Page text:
2 Samuel 12:22-23
“And he said, ‘While the child was alive, I fasted and wept; for I said, “Who can tell whether the Lord will be gracious to me, that the child may live?” But now he is dead; why should I fast? Can I bring him back again? I shall go to him, but he shall not return to me.'”
David and Bathsheba found themselves face to face with a parent’s worse nightmare. Their child was diagnosed with a terminal illness for which modern medicine had no answer. Like any of us, David was devastated, he would not eat or sleep, and those closest to him began to worry about what he might do to himself. When the sickness reached the end, and the child passed, David’s behaviors changed dramatically; he showered, ate, and worshipped. When questioned about the sudden change, he declared,
“While the child was alive, I fasted and wept; for I said, ‘Who can tell whether the Lord will be gracious to me, that the child may live?’ But now he is dead; why should I fast? Can I bring him back again? I shall go to him, but he shall not return to me.”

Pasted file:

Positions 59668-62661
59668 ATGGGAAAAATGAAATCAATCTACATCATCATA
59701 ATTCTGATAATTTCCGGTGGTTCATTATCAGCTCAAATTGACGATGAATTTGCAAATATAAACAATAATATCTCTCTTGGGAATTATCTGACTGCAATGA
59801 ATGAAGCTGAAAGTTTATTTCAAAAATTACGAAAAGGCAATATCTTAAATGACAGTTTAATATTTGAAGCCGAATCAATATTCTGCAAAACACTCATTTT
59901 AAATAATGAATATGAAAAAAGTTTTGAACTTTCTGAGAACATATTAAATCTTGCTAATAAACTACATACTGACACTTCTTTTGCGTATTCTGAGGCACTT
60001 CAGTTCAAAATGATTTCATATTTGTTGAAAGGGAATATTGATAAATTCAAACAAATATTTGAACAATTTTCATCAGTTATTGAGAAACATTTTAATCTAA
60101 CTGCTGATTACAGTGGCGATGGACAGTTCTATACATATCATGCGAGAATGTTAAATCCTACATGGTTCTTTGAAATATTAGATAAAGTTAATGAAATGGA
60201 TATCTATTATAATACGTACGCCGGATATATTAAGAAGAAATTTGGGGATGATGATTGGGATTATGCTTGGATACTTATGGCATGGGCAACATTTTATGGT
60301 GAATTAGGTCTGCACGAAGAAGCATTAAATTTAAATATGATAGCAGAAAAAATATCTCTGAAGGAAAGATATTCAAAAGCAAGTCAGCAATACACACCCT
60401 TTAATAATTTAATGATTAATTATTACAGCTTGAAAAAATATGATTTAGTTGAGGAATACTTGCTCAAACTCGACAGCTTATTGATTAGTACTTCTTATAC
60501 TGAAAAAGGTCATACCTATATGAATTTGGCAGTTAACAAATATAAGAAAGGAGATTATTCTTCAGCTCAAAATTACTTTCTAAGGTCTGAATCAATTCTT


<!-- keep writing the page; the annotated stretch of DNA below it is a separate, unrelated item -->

David explained that comfort came in knowing his child was with the Lord, and he would one day be reunited with him. This truth would not take away the pain or sorrow, but would ease it by providing hope. Those who have lost a child know that you don’t “get over it,” but you can receive strength and comfort from the Lord to carry on. Part of the comfort comes from the truth of knowing we will be reunited in eternity. I heard a man who lost his daughter explain, he wanted to live for eternity because he already had so much invested there.
If you are dealing with the pain of loss, be comforted in knowing God understands your sorrow and there is a day coming when every tear will be wiped away.
Reblogged this on Jim Gallagher.